How Many Community Colleges Offer Housing?
According to a recent poll conducted by the American Association of Community Colleges, about 25% of community colleges in the United States offer their students on-campus housing. This number has risen dramatically since 2000 and it continues to rise. Among the latest community colleges to open on-campus residence halls for students are Jefferson Community College in New York, Rose State College in Oklahoma, and Northampton Community College
Deciding which colleges to apply to is difficult enough, but you add to that the stress of writing a personal essay for each of your applications. Your personal essay is supposed to give college admissions teams a snapshot of who you are as a person and who you hope to become but you don’t have to spill your guts or transcribe your whole life story. To increase your chances of getting accepted, first learn just how important your essay is and then take the time to learn the Dos and Don’ts of college application essays.
How Important is Your Application Essay?
Every year, colleges and universities receive hundreds or even thousands of applications. Many of those applications are virtually identical in terms of GPA, class load, and test scores – so how do you make yourself stand out in a crowd? The college application essay is designed to give you a chance to speak directly to the admissions committee, to tell them who you are and why you want to go to their school. But is your application essay more important than the rest of your application or is it just one factor that admissions committees weight evenly with your GPA and test scores?
According to an article published on Time.com, college application essays aren’t as important as they are cracked up to be. In fact, Stanford sociologist Mitchell Stevens worked alongside admissions officers at numerous top-tier liberal arts schools for 18 months and he discovered that in cases where students met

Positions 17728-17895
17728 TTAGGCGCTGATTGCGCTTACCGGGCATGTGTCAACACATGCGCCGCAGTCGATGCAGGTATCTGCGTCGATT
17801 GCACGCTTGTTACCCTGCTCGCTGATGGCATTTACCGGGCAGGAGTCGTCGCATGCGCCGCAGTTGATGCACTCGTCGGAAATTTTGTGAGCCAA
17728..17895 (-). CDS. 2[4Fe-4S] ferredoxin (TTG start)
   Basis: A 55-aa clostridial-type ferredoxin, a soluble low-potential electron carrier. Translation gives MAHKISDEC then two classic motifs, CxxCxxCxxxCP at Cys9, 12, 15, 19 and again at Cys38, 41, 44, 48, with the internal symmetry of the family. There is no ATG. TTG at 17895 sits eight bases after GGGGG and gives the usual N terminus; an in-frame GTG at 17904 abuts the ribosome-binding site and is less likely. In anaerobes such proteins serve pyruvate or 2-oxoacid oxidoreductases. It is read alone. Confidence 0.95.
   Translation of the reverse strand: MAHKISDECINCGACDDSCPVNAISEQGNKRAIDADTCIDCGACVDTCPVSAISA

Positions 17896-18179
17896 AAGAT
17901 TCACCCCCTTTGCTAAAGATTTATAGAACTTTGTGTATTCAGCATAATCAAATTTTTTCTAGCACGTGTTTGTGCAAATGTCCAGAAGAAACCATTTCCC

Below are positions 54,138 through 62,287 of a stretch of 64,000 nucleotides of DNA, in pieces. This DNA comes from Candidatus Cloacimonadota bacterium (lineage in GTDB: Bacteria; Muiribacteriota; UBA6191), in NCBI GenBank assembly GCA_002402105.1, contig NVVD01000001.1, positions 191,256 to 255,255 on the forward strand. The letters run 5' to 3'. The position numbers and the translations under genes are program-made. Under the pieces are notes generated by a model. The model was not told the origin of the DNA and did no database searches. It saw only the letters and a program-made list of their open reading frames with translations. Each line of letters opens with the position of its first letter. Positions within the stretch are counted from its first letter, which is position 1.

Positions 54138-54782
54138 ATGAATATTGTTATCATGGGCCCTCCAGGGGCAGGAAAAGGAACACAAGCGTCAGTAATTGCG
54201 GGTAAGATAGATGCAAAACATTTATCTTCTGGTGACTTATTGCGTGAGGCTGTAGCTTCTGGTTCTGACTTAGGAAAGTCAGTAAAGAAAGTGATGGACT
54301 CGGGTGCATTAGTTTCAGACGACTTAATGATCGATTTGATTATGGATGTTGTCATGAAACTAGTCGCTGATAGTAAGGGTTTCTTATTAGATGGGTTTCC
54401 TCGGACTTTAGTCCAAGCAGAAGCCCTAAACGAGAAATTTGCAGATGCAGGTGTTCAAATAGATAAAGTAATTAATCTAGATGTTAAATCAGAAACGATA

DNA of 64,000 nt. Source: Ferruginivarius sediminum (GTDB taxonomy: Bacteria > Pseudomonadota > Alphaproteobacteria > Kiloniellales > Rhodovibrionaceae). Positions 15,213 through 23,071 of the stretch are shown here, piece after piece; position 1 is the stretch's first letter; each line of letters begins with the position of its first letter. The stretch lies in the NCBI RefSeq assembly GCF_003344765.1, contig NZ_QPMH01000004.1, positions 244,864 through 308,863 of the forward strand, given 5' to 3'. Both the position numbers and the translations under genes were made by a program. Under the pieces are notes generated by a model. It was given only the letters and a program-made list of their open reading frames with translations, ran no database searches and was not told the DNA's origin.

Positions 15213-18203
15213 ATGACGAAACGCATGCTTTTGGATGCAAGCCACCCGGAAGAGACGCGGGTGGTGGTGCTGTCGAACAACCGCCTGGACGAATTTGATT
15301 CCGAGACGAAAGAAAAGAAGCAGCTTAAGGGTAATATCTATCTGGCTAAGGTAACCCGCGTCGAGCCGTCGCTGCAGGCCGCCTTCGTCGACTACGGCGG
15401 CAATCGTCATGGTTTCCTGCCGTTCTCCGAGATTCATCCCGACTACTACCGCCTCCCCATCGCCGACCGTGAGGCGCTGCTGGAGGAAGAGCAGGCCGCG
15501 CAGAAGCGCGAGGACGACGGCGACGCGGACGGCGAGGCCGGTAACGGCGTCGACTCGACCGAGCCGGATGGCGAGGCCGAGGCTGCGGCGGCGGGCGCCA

Community college appeals to people from all walks of life for a number of different reasons. For some, the community college offers a degree of flexibility that can’t be had at some colleges and universities and, for others, it is a way to save money on tuition. But will your graduation from a community college as opposed to a traditional college or university hurt your chances of success in pursuing a career in certain fields? Keep reading to learn some valuable tips for applying to law school with a community college degree.
When Should You Apply to Law School?
Many students who have been successfully admitted into law school agree that applying early is always best. Many law schools accept applications on a rolling basis, releasing their decisions over the course of several months. While applying early will not guarantee your admission, applying closer to the deadline means that there may be fewer spaces left to fill which could hurt your chances of getting in. Keep in mind that most schools will not even begin to review your application until they have received all of the necessary documents to be proactive about making your requests for recommendations and writing your essays. Take the LSAT as soon as you can without compromising your score – if you are fully prepared, take the test at the first available sitting. You should also keep in mind that even if you do not get accepted during the first round of admissions, there may still be